For businesses subject to data breach notification requirements in Utah and Pennsylvania, a series of significant amendments will soon go into effect in both states. Below is a summary of those amendments.
Amendments to Utah Data Breach Response Law
The Governor of Utah signed S.B. 127 into law on March 23, 2023, amending state data breach disclosure requirements and creating a new state "cyber center" tasked with receiving and managing breach disclosures, collaborating with state and federal agencies in the development of cybersecurity incident response measures, and developing a statewide strategic cybersecurity plan by June 2024, along with other duties. The amendments take effect in early May.
Noteworthy aspects of the amendments include:
- Required reporting of a "system security breach" to both the Office of the Attorney General and the newly created Utah Cyber Center when an investigation of the breach "reveals that the misuse of personal information relating to 500 or more Utah residents, for identity theft or fraud purposes, has occurred or is reasonably likely to occur." Where 1,000 or more Utah residents are affected by such a breach, covered entities also must notify consumer-reporting agencies.  These new notification requirements will go into effect in early May 2023. Presently, Utah's data breach notification statute has no requirement to notify government agencies or consumer reporting agencies.
- The creation of the Utah Cyber Center, which is responsible for, among other things, developing "incident response plans to coordinate federal, state, local, and private sector activities and manage the risks associated with an attack or malfunction of critical information technology systems within the state."
- A requirement that governmental entities notify the Utah Cyber Center "as soon as practicable" when the entity becomes aware of a system security breach. Once notified, the Cyber Center will be tasked with providing assistance to the government entity in responding to the breach, which may include conducting "all or part" of the breach investigation, assisting law enforcement, determining the scope of the breach, and so forth. Notably, it is unclear whether there is an obligation for governmental entities to notify Utah residents when a breach that may involve personal information is discovered.
Amendments to Pennsylvania's Data Breach Law
A number of significant amendments to Pennsylvania's data breach law are set to go into effect on May 3, 2023. Notably, an expanded definition of "personal information" will include medical and health insurance information, and a user name or email address in combination with a password or security questions and answers that would permit access to an online account.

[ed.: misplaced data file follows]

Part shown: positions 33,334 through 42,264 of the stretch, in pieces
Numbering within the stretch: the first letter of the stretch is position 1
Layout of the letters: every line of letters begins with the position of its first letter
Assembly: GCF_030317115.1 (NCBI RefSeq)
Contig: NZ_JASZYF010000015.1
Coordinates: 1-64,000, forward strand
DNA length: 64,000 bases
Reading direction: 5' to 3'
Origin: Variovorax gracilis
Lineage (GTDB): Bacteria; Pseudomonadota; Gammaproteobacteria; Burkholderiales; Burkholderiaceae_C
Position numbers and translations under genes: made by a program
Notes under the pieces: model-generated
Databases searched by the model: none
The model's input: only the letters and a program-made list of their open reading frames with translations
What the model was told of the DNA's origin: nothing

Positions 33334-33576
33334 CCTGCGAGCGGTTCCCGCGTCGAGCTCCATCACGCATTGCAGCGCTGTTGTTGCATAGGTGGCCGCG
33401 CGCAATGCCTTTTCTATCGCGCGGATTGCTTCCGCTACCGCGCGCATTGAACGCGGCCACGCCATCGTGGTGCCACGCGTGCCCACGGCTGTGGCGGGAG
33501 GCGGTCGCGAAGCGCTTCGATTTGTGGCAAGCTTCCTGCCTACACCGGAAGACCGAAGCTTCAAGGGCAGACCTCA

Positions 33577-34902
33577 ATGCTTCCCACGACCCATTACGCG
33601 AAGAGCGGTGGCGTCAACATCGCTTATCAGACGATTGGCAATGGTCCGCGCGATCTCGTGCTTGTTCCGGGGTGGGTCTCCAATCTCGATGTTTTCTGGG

The amendments also modify the point at which a covered entity is required to provide notice of a data breach.  Under current law, a breach notification is required following discovery of a breach. Once the amended law goes into effect in May, companies will be required to issue a breach notice following a determination of a breach. This modification is not merely semantic. The amendments define both "Discovery" and "Determination." "Determination" is "[a] verification or reasonable certainty that a breach of the security of the system has occurred," while "Discovery" is "[t]he knowledge of or reasonable suspicion that a breach of the security of the system has occurred." In shifting from "Discovery" to "Determination," the law does not require companies to notify of a data breach until they are at least reasonably certain a breach has occurred. Notably, Pennsylvania law does not require notification of a data breach to the state attorney general or other government entity, and the recent amendments do not add such a requirement.
Additionally, the amendments impose breach notification requirements on state agencies and their contractors. Upon "discovery" (as now defined) of a breach, a state agency contractor must notify the Chief Information Security Officer (CISO) of the customer state agency "as soon as reasonably practical, but no later than the time period specified in the applicable terms of the contract between the State agency contractor and the State agency…."
State data breach laws continue to expand across the country, complicating obligations for companies that collect personal information from individuals nationwide. DWT's Privacy and Security team regularly counsels clients on compliance with evolving data breach notification laws—both proactively and following a potential data breach—and other data privacy and security requirements. We will continue to monitor these developments.